NBA Jam

Review

posted 1/28/2011 by Jeremy Duff
other articles by Jeremy Duff
One Page Platforms: PS3
 One of my all-time favorite games from my childhood years was, hands down, Midway’s classic NBA Jam. I spent countless hours playing both the arcade and home version(s) of the game in all of its iterations throughout the mid-90‘s. Sadly, the name “NBA Jam” has lost some of its luster over the past two decades as the series experienced its best success early on with the original release as well as the Tournament Edition in the arcade. Once the game started releasing titles exclusively on the various home consoles, the quality seemed to decline rapidly. Have no fear though, Electronic Arts has stepped up to the plate to attempt to restore the series to its former glory following to collapse of Midway.

If you are familiar with the original NBA Jam arcade game then you know exactly what to expect with the new NBA Jam for the PlayStation 3 (or Xbox 360). The premise has gone unchanged: over the top, two on two basketball where pretty much anything goes. Players can push each other, knock each other to the floor, and dunk from the three point line; there are no fouls and the players’ abilities have been “enhanced” to say the least. There aren’t any special plays or in-depth controls schemes to study or understand. You have 3 simple buttons: pass, shoot, and turbo. The gameplay is accessible to anyone who picks up the controller to try it out. The development team has ingeniously decided to keep things as simple, and in turn effective, as they were when the original arcade game launched back in 1993. The result is a gameplay experience that is fast paced and frantic, keeping you on your toes from the first tip off to the last buzzer.


The main mode of the game focuses on simple, two-on-two matches, either against a human opponent or the computer. You have the option of participating in a “Classic Campaign” where you will face off against 36 teams from around the NBA, battling for supremacy. As you move through each division playing against the current NBA roster, you will be forced to face off against a classic team from the original game in order to progress on in your quest. These teams include classic NBA Jam duos such as Patrick Ewing and John Starks for the New York Knicks or perhaps the Human Highlight Film Dominique Wilkins and Spudd Webb down in Atlanta. Defeating these teams unlocks their players for use in your future games. If you enjoy NBA Jam in its purest form, you will have a blast with this mode. The problem is that the game becomes repetitive after just a few matches in the campaign. While I found myself excited to see what legends would pop up in each division, I found myself finding it to be more of a burden than an enjoyable experience in the long run. On the other hand, when it came to playing against human opponents, I could play the game for hours on end and never tire of the experience.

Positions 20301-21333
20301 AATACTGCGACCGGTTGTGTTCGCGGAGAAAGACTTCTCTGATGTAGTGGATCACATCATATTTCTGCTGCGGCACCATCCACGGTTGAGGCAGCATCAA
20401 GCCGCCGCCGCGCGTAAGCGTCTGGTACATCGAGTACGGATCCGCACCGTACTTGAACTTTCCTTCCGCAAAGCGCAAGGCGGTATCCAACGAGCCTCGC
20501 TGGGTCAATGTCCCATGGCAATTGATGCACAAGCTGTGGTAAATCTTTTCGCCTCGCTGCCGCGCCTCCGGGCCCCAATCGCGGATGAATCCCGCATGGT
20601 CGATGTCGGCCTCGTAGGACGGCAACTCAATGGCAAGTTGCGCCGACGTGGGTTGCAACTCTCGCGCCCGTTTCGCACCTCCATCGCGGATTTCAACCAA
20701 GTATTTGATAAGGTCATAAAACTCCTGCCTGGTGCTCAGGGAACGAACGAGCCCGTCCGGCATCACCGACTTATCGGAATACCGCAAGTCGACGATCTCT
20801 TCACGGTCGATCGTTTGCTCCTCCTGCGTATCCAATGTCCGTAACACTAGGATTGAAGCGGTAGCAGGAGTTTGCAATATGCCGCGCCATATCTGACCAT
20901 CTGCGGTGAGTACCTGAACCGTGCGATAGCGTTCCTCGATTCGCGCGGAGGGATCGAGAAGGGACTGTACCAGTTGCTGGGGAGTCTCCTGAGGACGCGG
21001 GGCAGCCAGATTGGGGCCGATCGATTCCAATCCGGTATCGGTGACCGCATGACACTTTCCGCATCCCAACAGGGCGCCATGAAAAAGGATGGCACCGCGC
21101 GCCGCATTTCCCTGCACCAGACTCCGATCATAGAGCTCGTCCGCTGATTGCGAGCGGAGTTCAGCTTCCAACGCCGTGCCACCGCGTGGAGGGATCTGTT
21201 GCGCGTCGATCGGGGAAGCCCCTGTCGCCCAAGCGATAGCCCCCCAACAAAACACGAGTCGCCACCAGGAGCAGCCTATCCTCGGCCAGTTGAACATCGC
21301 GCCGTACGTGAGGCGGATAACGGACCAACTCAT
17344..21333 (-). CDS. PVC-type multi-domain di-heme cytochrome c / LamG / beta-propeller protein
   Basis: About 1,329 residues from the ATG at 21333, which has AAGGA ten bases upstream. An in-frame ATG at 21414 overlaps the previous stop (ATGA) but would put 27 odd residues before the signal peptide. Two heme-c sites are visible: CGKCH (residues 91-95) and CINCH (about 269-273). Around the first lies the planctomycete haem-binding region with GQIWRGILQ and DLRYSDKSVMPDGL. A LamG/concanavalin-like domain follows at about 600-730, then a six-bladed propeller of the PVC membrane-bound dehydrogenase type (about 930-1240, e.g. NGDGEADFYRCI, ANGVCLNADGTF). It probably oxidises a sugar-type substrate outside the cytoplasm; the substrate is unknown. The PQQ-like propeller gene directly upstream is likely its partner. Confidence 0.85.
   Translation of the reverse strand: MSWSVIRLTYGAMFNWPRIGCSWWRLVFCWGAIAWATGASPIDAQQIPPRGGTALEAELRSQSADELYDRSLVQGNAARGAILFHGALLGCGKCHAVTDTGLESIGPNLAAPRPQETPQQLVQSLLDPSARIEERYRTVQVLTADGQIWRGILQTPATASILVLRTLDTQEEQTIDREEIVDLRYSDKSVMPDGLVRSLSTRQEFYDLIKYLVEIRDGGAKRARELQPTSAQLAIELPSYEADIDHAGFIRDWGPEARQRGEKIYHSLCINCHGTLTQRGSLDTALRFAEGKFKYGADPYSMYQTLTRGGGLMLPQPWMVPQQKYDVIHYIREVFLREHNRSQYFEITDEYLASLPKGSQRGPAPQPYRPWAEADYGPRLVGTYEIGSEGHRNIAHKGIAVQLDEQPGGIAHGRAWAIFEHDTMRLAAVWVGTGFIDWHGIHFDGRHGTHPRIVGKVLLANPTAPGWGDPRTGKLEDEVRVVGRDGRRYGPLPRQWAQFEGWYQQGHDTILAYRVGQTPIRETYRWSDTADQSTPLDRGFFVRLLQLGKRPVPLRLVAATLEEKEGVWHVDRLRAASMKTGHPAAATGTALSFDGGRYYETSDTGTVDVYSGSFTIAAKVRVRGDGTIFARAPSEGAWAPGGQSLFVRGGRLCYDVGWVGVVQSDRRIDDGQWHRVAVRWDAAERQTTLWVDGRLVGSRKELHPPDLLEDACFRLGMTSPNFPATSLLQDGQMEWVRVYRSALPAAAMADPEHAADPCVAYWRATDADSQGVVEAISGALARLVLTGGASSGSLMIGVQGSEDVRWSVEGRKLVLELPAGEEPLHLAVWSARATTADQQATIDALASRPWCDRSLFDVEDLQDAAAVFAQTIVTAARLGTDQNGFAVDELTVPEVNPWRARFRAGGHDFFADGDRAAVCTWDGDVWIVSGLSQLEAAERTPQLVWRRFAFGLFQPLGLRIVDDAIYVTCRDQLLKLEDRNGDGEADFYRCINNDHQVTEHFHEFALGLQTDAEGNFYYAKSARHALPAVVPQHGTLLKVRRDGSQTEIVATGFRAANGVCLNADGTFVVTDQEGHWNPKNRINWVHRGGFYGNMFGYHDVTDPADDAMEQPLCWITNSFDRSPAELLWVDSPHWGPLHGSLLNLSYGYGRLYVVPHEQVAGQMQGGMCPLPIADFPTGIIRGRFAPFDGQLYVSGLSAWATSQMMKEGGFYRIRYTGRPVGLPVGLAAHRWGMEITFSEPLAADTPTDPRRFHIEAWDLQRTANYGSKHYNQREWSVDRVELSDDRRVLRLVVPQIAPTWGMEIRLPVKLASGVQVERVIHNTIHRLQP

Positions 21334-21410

In order to freshen things up a bit, EA has added a few additional modes to the game including the Remix Tour, Remix Modes, and Boss Battles. The various Remix Modes vary the gameplay and requirements of a game to more than just “score the most points in 4 wuarters”. Some of the options include: Smash, Domination, Elimination, as well as Remix. Smash mode gives each team’s rim and backboard a power bar which diminishes as dunks are performed on them; the more devistating the dunk (alley oops for example, the more damage is done. The first team to shatter their opponent’s backboard wins. Domination is a variation which switches things to a half court set up and players battle to make shots from marked spots around the court. Once a player sinks a shot from a spot, it becomes their spot which will accumulate points every couple of seconds until their hold on the spot either expires or is canceled by another player scoring from that same spot. Elimination is another half court ordeal where players battle it out over set periods of time and the lowest scoring player at the end of each round is eliminated from the game. The final mode, Remix, takes the classic two on two games and adds in power ups that appear randomly across the court which will either enable or inhibit player abilities for a small period of time. These power ups can do things such as speed you up, improve your shooting accuracy, and even shrink your player down to miniature size, making them vulnerable to even the slightest shove. You can either plays these modes individually or play through the Remix Campaign which incorporates them all into a season similar to the Classic Campaign mode. Whereas the Classic Campaign get old after a while, the Remix Campaign remains enjoyable for a much longer period of time. There are a ton of matches to be played throughout this campaign and the fact that the game type changes with each level, things remain fresh all of the way through the series. The Remix Campaign also proves to be a lot tougher than the Classic Campaign as well, which is a nice change of pace.
Page 3 of 2